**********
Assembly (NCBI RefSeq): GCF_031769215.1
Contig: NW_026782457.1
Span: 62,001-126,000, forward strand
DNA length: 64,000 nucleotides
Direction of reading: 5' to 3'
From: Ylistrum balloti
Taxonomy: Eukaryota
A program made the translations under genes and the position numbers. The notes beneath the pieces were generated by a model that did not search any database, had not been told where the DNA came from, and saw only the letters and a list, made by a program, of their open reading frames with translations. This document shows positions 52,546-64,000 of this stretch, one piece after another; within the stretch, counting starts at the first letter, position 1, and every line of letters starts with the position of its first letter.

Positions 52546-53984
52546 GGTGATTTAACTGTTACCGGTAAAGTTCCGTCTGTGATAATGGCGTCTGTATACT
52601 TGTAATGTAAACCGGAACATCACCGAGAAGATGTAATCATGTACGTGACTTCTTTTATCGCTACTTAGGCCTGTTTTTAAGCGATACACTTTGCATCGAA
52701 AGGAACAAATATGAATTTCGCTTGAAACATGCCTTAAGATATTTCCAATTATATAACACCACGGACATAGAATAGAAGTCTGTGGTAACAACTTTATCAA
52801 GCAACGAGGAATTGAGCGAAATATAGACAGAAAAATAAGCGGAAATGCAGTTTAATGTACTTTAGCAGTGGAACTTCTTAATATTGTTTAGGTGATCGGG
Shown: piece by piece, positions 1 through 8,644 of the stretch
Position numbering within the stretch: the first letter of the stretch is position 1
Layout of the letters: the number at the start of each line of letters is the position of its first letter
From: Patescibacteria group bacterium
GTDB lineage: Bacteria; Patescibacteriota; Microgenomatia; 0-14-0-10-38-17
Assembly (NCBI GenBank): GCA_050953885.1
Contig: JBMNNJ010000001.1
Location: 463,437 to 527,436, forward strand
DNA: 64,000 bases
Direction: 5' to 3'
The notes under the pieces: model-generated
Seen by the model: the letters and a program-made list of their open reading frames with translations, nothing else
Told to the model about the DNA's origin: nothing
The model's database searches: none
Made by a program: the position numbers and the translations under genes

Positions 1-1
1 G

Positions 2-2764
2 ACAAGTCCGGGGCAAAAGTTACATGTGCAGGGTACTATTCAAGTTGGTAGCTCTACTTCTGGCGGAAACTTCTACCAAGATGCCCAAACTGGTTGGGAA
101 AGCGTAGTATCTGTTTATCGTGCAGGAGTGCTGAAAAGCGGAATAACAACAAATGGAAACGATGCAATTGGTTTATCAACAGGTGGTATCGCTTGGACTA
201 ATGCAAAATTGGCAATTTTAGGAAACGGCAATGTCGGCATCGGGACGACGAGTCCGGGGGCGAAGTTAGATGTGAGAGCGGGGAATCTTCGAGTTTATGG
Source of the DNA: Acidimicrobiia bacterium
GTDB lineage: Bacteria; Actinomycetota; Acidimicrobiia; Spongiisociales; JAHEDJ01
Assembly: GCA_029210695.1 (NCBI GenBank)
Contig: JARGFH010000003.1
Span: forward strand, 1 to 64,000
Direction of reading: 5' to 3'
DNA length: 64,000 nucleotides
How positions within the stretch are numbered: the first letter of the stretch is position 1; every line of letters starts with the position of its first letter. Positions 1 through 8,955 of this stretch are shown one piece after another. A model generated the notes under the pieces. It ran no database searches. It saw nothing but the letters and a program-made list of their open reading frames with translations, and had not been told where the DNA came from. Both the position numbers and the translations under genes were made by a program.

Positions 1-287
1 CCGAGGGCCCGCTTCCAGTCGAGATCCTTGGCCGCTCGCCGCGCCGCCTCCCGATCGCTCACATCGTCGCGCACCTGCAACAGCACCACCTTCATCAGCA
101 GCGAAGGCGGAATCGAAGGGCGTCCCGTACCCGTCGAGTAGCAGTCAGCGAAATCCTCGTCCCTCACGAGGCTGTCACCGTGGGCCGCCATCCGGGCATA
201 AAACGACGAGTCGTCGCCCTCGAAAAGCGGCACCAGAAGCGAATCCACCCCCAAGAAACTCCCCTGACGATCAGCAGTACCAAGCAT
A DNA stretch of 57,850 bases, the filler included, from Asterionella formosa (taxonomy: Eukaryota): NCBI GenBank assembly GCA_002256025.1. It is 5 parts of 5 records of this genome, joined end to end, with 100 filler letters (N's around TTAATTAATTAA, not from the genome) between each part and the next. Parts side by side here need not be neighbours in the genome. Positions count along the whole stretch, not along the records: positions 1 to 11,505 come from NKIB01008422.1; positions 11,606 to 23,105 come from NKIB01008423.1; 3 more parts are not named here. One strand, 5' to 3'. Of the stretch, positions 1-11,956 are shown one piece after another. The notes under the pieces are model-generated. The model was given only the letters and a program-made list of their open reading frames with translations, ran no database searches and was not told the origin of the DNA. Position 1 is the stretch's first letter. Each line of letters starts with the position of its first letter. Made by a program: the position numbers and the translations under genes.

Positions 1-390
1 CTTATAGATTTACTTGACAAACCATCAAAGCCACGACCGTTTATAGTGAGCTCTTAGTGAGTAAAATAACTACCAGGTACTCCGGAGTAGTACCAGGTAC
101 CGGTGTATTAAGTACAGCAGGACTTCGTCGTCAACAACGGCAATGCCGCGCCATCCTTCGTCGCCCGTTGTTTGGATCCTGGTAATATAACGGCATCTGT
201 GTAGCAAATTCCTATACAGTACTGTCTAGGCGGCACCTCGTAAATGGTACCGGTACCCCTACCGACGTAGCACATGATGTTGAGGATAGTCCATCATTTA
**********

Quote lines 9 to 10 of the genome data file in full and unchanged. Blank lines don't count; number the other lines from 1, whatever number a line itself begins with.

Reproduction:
Positions 52546-53984
52546 GGTGATTTAACTGTTACCGGTAAAGTTCCGTCTGTGATAATGGCGTCTGTATACT